Aneurysmal SAH - Balanced Approach to Complex Problem



Aneurysmal SAH is one of the leading causes of morbidity and mortality in neurosurgery. Among the many causes of SAH, aneurysmal SAH stands out in view of its unique natural history of vasospasm i.e., narrowing/constriction of brain vessels. The primary aim of treatment offered is to secure and exclude the aneurysm from circulation thereby reducing the risk of rebleed and mortality. There are two main options available to secure an aneurysm – Surgical (Clipping) or Endovascular (Coiling).


Primary Goal of Treatment in Aneurysmal SAH

The primary goal of treatment is to prevent the rebleed and re-rupture of an aneurysm by securing an aneurysm. As discussed earlier two options are available surgical way or endovascular approach.


Indications for Clipping or Coiling

Here in our centre, we consider every patient of aneurysm on an individual basis, so after a complete set of investigations like NCCT, CTA/DSA group of cerebrovascular and Endovascular experts sit together along with patients’ caretakers and discuss the pros and cons of both modalities to come to a common acceptable decision.

Although there are certain groups of patients where we prefer clipping over coiling like young patients with anterior circulation aneurysm or wide neck aneurysm to avoid stent and thereby avoiding starting antiplatelet. However, in patients with posterior circulation or blister aneurysms endovascular clipping is preferred over surgical clipping.


Patients Prepare for Coiling or Clipping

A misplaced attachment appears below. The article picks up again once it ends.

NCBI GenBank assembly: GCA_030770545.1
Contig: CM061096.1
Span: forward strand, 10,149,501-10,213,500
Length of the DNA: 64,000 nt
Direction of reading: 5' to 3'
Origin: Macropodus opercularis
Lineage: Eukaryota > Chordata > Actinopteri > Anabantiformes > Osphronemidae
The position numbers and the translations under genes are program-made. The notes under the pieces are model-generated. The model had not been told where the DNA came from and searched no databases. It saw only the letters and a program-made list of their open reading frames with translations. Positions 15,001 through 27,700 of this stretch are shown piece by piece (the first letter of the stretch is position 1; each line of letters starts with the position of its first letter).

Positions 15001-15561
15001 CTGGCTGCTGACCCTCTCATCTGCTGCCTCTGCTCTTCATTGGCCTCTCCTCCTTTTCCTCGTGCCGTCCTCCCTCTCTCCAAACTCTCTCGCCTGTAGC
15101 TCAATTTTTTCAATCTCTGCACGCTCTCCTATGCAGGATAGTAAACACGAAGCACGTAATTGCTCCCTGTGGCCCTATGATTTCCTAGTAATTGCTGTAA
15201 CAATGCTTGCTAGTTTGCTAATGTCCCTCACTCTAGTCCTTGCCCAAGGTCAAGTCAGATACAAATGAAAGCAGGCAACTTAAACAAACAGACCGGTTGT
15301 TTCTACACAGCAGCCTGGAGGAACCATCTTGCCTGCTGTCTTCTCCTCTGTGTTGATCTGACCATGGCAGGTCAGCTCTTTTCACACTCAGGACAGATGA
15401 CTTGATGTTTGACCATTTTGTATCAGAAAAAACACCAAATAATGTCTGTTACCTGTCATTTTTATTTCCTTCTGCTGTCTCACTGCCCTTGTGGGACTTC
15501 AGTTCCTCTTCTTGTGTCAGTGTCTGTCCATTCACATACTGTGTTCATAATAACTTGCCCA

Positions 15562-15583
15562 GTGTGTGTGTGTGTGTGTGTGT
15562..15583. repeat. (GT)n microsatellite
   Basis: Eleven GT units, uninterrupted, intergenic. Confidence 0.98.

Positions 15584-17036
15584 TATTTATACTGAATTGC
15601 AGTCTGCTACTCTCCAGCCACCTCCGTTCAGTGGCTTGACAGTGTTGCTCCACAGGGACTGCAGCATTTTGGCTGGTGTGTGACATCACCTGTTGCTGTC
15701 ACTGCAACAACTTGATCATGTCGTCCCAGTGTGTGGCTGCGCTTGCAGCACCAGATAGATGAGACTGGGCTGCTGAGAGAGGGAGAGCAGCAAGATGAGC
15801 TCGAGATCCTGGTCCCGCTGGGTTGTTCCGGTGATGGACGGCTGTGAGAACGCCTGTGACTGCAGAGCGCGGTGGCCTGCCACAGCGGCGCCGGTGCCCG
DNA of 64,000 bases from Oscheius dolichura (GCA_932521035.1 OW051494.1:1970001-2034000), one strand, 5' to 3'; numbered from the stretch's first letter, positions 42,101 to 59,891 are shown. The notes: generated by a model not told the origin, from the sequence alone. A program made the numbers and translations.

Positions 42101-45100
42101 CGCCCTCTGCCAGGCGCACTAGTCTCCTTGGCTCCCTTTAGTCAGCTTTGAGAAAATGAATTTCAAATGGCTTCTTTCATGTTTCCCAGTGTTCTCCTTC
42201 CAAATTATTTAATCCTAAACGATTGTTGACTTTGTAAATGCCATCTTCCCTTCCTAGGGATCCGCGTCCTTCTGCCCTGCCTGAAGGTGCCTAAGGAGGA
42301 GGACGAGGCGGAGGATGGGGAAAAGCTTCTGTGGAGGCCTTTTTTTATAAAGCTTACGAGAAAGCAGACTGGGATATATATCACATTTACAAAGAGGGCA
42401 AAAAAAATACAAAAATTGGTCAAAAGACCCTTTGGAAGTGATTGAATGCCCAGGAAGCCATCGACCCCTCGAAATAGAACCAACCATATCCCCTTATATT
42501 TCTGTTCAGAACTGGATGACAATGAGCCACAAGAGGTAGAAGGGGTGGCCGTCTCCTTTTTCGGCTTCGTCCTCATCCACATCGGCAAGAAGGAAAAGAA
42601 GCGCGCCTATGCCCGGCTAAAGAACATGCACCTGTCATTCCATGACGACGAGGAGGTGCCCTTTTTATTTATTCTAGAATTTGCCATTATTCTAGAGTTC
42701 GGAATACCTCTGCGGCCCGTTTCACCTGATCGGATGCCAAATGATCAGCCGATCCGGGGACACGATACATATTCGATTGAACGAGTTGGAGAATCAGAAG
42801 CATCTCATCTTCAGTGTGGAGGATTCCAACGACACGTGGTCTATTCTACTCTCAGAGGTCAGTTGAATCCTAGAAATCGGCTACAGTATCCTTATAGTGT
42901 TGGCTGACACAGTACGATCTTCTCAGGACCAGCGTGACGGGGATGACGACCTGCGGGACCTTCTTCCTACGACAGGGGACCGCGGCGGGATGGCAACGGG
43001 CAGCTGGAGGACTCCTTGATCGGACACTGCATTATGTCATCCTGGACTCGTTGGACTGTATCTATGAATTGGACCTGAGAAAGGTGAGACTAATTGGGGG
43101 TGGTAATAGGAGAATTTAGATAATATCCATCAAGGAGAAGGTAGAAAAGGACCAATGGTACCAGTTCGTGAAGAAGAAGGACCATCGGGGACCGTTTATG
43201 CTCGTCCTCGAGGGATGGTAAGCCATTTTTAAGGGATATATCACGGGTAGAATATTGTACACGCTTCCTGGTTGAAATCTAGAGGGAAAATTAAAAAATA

Preoperative preparation for aneurysm surgery involves a thorough evaluation, which includes medical history review, physical examination, and imaging studies (such as NCCT, CT angiography, or magnetic resonance angiography and DSA with 3D reconstruction). Vasospasm is also looked for with the help of TCD or at the time of DSA. It is essential to inform the surgical team about any allergies, medical conditions, or medications. Sometimes in addition to usual surgical clipping or endovascular coiling, a patient may need EVD/VP shunt for hydrocephalus.


Procedure Performed for Clipping or Coiling

Coiling or Clipping is typically performed under general anaesthesia. An incision is made along the scalp. A surgical microscope is commonly used during the procedure to provide a magnified view, improving precision and minimizing the risk of damage to surrounding structures.

In coiling, only a small needle puncture is done commonly in the groin (femoral artery) and sometimes in the wrist (radial artery) and the procedure is performed with small calibre catheters and wires in the Neuroangio suite.


Clipping Differ from Coiling

Clipping and coiling are two different approaches to treat aneurysm. Clipping involves the surgically securing an aneurysm by applying clip around the neck of an aneurysm, while coiling involves the placement of multiple coils inside an aneurysm through vessels. Sometimes to keep coils stay in an aneurysm one has to take the help of balloons and stents also. The choice between the two procedures depends on various factors, including the patient's overall health, anatomy, and surgeon's expertise.


Postoperative Care and Long-term Outcomes

After the procedure (clipping or coiling), patients are closely monitored in the postoperative intensive care unit (NSICU) typically for a period till the vasospasm lasts. Vital signs, neurological status, and incision site/Pulses are regularly assessed. TCD is routinely done to assess the severity of vasospasm. Long-term outcomes of both procedures are generally favourable, except there is a small risk of recurrence in the long-term in coiling patients, which may or may not need treatment.



Securing an aneurysm either by clipping or an endovascular approach is a standard procedure accepted worldwide.  Preoperative preparation, intraoperative neuromonitoring, continuous monitoring of vasospasm and aggressive treatment of the same have better outcome and prognosis.